The Dreaded Doctor Visit

When was the last time you visited your doctor? Think about it. Does it make you think back to the Reagan administration? Was your mother dragging you to the office? Were you seeking an acne solution? If any of this comes to mind, you’re among a very large and growing segment of the population that is teetering on the brink of mortality. Why? Simple: Routine visits to your doctor are key to living longer because they allow modern medicine to prescreen for any potential issues you may have instead of reacting to ailments after they’ve already taken hold of your health.

But booking the appointment isn’t the end of your commitment in this process. In fact, you’ll get the best care from any medical practitioner if you work equally as hard as they do. Don’t worry, you don’t need to go to medical school to partner up with your GP. Nope. All you have to do is be honest. One thing that most physicians have reported consistently for decades is that patients often do not articulate exactly what their symptoms are, or forget (or neglect) to tell all of them, or worse yet, purposely omit significant portions of their conditions for various reasons. What could possess a person to visit their doctor and lie, forget or be lazy about articulating whatever’s wrong with them?  After working with several doctors over the course of my career, I’ve distilled the reasons, the solutions and the urgency to stop this practice below.

THE POST-VISIT “OOPS”

Why do we forget? One possible reason for not telling the whole story at the doctor’s office is a language barrier. If you feel you can’t understand your doctor, or perhaps English isn’t your first language and you have difficulty talking through symptoms, then take someone along who can help bridge this gap or find a doctor who shares the same mother tongue.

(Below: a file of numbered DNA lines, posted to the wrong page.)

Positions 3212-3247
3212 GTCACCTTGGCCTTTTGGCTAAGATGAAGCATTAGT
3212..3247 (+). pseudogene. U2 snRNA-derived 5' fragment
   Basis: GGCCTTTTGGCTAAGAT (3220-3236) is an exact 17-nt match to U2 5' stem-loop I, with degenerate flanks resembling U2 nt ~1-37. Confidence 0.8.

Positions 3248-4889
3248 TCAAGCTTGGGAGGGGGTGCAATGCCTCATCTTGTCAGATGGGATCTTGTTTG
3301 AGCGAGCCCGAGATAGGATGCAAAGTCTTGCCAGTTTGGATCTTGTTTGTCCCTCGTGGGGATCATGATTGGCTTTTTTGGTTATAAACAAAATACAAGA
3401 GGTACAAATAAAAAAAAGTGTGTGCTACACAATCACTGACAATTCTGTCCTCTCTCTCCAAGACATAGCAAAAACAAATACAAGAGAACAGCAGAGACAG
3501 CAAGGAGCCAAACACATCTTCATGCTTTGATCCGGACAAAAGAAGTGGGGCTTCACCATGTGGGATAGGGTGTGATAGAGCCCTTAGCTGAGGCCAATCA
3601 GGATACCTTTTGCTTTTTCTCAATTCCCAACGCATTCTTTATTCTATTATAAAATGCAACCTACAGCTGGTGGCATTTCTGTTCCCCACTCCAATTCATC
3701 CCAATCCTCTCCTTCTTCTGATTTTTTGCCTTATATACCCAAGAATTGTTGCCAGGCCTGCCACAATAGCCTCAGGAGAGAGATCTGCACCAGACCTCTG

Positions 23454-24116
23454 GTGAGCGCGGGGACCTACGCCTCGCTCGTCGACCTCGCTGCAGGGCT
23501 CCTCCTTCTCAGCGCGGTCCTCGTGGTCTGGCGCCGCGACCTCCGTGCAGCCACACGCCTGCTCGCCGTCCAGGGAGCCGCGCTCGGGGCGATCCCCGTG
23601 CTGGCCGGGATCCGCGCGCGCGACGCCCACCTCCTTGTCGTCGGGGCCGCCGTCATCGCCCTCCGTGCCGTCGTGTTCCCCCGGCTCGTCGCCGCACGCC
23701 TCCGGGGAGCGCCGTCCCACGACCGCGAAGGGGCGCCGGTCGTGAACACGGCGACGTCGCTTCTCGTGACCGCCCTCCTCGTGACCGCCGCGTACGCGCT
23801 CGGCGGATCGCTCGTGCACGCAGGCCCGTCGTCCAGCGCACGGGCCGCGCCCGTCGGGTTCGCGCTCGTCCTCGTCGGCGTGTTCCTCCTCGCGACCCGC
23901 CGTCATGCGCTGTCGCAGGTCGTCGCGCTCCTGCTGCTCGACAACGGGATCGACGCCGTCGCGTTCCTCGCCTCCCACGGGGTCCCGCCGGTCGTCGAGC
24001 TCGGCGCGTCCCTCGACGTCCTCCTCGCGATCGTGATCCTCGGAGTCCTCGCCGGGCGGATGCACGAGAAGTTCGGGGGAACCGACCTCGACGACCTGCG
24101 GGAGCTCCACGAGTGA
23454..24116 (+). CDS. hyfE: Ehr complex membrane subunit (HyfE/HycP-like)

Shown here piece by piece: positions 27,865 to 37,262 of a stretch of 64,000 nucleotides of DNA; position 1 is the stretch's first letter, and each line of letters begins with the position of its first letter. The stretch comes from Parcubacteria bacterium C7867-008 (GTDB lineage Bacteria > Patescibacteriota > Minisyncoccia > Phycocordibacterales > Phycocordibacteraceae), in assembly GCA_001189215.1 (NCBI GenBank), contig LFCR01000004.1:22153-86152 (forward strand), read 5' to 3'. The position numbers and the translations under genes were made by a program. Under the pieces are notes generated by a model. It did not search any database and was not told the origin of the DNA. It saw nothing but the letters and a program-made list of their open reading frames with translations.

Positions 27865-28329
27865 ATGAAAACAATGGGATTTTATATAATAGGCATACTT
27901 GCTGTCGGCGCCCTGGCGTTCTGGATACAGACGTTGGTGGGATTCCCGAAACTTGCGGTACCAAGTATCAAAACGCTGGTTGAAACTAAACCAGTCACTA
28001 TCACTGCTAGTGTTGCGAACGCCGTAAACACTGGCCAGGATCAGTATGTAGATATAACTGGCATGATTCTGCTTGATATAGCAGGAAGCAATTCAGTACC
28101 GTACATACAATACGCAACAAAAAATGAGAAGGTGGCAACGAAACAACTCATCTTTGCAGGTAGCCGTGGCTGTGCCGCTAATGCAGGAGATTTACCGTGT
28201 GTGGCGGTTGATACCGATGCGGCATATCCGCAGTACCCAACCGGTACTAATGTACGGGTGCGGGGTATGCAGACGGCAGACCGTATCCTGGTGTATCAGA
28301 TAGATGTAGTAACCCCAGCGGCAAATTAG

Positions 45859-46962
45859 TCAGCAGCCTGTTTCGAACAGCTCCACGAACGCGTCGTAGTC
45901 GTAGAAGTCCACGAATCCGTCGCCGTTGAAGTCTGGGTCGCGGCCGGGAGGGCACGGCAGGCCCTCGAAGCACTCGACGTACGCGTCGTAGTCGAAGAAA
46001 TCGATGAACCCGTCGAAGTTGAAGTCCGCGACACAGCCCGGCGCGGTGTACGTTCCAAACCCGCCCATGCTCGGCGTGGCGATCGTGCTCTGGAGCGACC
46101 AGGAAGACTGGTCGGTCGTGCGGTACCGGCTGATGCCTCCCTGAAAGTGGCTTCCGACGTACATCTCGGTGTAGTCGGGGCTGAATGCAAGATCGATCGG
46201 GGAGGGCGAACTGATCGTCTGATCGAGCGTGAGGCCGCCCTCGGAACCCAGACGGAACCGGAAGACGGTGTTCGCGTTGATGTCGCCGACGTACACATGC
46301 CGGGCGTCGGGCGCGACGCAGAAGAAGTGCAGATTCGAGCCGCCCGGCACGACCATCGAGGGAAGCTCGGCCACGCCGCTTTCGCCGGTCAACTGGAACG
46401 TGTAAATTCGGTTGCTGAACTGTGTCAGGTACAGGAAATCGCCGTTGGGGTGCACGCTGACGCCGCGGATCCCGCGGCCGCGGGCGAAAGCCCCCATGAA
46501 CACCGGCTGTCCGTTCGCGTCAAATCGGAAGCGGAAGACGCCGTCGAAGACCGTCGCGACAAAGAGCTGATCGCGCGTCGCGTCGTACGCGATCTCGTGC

The main reason why the whole story isn’t being passed along though isn’t even because you’re really forgetting. It actually happens because patients don’t do enough talking when their doctors assess them. It isn’t enough to simply answer questions. You have to engage your doctor with questions of your own. If has long been reported that many GPs have preliminarily diagnosed patients before even seeing them. That happens based on what little their nurses are able to glean in prescreening and as an effort to hasten the process overall. It makes things easier. But any doctor worth his medical degrees will tell you that your health shouldn’t be left to the easy road. But the onus falls on the patient to make the doctor consider everything he possibly can. Ask about anything that is bothering you, perplexing you or simply leaving you uncomfortable. Request tests, referrals, side effects on any prescribed medications, alternative medicines, supplementation and options for treatments.

THE “I’M NOT TELLING” MENTALITY

Why do we omit the full truth? Many serious conditions are never diagnosed because patients are too embarrassed to discuss what’s bothering them or they’re frightened about the treatment. For men, the most unreported (and thus also least reported overall) conditions are those that can be linked with sexual activity. The embarrassment of discussing how the problem occurred keeps men away from their doctors. Treatments and testing procedures, however, are the greatest catalyst for omitting the truth. Evasive procedures like colonoscopies, for many patients, can  be scarier than illness. Beyond that, it seems like we’re not telling because we want the easiest fix we can have so we can be out the door and away from any examination that could be forthcoming.

Easily the most common form of “not telling” comes simply by not going. Recent research indicates that nearly one of every three Americans have poor or no health insurance at all. They stay away because the sticker shock is usually too large–even with their health hanging in the balance. However, even those with health insurance stay away from doctors. In fact,  the growing trend for Americans (yes, even those with health coverage) is to avoid the doctor until symptoms are so forgone that treatment can often only help ease symptoms. In extreme cases, treatment isn’t even an option. The solution is simple: visits need to be considered mandatory, not optional.

Bottomline: Honesty and attendance are both key. Trying to avoid either will ensure the need to visit a doctor much quicker than you’d think.

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